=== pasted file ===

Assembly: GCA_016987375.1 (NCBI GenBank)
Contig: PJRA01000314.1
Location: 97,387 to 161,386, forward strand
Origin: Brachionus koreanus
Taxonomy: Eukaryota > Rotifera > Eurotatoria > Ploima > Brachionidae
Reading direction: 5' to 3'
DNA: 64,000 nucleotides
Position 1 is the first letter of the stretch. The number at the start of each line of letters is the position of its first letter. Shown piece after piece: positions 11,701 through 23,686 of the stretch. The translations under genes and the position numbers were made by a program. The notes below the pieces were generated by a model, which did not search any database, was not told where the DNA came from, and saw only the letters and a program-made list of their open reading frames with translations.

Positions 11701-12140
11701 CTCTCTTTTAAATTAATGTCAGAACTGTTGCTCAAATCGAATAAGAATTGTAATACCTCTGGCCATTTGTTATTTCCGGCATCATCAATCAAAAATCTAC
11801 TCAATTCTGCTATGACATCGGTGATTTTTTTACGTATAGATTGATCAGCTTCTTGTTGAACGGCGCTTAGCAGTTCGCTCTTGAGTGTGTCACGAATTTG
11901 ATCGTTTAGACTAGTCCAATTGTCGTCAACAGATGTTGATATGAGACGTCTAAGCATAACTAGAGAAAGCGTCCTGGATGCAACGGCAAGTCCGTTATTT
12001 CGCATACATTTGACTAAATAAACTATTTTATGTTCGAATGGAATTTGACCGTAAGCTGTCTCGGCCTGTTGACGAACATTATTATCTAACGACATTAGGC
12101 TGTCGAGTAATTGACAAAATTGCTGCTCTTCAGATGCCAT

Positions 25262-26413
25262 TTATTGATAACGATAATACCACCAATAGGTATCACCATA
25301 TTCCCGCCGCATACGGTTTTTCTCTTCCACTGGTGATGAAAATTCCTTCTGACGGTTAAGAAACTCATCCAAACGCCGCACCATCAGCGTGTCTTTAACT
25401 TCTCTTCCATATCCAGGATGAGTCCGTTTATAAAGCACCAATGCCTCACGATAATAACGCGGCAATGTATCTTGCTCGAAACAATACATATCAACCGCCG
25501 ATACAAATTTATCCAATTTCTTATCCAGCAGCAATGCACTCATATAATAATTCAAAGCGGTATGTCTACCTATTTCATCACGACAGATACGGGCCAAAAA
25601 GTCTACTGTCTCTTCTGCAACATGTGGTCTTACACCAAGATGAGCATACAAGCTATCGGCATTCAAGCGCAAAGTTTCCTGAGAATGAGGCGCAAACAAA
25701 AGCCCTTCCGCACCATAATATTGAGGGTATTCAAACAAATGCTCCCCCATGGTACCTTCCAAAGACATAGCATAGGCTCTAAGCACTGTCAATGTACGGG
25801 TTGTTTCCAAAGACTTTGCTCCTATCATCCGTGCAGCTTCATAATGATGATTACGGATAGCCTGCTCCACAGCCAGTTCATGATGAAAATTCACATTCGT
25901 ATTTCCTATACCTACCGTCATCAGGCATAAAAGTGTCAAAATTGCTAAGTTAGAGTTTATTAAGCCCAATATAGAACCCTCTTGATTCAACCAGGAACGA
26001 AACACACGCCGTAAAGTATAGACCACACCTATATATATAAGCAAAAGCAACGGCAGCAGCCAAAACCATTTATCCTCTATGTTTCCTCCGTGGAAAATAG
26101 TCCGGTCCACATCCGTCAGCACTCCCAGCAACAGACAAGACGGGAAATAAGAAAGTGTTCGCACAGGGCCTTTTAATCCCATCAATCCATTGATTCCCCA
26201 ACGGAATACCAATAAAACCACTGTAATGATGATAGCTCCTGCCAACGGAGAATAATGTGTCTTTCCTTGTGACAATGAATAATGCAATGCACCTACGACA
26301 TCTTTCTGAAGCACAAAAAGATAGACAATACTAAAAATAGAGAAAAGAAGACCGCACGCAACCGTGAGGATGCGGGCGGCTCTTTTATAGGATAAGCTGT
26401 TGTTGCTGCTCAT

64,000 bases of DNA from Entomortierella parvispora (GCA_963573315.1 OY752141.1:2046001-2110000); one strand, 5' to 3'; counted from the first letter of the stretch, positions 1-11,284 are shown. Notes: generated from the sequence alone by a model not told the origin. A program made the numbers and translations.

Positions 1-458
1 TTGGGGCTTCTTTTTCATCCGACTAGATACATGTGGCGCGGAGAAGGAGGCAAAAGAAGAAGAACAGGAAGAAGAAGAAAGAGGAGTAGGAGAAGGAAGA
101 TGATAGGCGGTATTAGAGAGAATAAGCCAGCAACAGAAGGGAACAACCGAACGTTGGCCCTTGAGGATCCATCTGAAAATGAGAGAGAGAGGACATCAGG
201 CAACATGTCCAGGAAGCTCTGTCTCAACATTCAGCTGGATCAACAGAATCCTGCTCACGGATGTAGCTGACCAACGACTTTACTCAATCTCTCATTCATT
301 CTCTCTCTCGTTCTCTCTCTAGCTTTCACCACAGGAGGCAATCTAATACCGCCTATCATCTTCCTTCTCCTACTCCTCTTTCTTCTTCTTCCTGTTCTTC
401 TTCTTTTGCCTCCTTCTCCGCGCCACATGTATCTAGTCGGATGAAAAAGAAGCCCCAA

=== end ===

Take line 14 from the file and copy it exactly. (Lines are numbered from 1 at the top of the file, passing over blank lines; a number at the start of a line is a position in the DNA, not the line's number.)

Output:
12101 TGTCGAGTAATTGACAAAATTGCTGCTCTTCAGATGCCAT